Credit Transfer
Students who have taken non-degree courses at the University of Massachusetts Amherst may transfer a maximum of six credits hours from these courses. Up to six additional credits may be transferred from institutions other than the University of Massachusetts Amherst. These courses must have been taken within the last three years and a grade of B or better achieved. The completion of graduate courses taken as a non-degree student does not guarantee admission into the program. Students admitted and matriculated into the program may enroll in all courses; non-degree students may enroll on a space-available basis and by consent of the instructor. Only matriculated students may enroll in the clinical practicum.

Master of Science (in Nursing)/Master of Public Health Dual Degree Program—Online

The M.S./M.P.H. program is now closed to all but currently admitted and matriculated students. Those interested in an advanced degree in public health and nursing should consult the Doctor of Nursing Practice (D.N.P.) in Public Health Nursing Leadership Degree program elsewhere in the Nursing section of this Bulletin.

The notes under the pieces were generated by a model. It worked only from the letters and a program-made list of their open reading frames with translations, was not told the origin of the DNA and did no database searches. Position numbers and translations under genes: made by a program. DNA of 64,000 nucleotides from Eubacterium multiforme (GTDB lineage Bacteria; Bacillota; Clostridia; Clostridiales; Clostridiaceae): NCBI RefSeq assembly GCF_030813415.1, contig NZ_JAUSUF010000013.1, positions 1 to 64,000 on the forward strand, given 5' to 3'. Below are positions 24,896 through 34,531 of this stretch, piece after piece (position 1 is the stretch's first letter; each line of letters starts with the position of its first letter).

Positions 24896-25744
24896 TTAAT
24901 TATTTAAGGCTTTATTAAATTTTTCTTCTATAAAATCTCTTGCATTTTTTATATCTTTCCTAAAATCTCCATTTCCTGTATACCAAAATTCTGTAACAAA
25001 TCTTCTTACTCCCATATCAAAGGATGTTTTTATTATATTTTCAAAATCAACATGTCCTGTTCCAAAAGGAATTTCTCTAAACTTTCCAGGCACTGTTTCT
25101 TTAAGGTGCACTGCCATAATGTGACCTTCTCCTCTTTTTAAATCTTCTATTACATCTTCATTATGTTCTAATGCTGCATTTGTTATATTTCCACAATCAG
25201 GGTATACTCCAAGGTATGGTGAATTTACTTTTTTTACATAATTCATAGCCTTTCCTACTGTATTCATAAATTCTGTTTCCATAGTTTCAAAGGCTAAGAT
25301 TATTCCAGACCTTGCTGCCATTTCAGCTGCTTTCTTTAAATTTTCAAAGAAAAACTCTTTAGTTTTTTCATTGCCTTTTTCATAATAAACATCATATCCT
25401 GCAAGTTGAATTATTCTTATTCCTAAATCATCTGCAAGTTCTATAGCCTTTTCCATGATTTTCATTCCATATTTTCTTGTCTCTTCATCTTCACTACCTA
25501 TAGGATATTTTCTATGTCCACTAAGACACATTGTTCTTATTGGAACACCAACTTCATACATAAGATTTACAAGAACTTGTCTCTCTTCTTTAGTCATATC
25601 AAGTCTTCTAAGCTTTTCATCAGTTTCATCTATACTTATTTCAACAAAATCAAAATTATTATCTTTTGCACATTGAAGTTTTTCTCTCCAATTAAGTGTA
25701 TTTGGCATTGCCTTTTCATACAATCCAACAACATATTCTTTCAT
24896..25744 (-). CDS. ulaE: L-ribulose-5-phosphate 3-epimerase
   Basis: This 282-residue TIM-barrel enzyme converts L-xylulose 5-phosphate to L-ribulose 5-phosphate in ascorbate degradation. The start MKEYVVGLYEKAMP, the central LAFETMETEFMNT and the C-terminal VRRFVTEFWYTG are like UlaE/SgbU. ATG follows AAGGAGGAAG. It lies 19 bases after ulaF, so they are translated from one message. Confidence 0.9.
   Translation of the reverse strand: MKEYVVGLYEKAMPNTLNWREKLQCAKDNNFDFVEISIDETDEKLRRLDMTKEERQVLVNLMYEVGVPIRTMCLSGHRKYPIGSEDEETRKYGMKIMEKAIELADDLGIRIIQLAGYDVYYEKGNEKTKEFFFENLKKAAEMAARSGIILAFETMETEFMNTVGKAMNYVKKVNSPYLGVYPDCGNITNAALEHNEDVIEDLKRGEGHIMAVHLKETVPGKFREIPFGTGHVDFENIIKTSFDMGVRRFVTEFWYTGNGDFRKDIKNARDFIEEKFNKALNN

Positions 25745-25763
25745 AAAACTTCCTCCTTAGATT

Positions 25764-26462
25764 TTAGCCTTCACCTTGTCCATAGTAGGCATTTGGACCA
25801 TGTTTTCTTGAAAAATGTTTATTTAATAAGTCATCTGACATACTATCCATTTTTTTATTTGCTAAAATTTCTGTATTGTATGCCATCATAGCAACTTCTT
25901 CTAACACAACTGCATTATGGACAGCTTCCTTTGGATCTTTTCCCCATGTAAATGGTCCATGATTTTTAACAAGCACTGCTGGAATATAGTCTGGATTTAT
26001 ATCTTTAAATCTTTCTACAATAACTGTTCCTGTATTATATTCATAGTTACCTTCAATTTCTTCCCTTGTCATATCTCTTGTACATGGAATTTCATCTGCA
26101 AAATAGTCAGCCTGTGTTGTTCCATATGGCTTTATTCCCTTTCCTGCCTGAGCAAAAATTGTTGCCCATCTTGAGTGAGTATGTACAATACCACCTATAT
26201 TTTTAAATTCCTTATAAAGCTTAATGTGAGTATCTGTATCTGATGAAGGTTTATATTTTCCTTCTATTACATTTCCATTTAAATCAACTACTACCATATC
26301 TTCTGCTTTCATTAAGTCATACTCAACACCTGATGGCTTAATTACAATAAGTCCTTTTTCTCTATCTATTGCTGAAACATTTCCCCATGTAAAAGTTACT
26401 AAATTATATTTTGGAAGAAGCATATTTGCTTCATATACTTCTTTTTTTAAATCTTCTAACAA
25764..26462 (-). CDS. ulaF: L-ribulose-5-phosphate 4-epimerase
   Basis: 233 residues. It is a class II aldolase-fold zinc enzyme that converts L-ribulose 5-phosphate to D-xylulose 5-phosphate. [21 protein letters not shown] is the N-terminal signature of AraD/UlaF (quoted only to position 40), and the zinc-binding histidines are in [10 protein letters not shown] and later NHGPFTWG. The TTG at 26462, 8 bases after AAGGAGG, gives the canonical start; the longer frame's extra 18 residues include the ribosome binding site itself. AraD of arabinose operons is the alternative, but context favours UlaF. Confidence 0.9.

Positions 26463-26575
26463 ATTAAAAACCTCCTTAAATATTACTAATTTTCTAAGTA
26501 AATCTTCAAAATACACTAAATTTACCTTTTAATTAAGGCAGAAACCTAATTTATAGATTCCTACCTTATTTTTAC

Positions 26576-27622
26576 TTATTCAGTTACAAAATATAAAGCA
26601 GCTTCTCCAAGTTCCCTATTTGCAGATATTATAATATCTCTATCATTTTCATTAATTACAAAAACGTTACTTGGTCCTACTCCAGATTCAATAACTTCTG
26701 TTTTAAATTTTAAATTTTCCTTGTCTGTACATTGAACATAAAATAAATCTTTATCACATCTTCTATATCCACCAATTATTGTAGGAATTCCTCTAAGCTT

M.S./M.P.H. program faculty are the graduate faculty in the School of Nursing with expertise in public health nursing; and, from the five core domains of public health at the School of Public Health and Health Sciences (SPHHS) as well as expert faculty nationally who have received appointments. The most current faculty listings are posted on the School of Nursing and the SPHHS websites.

All courses are offered online. Students are able to access the course materials 24 hours a day, seven days a week. Clinical practicums involve diverse clinical activities tailored to meet individual learning needs and are completed in settings identified by the student.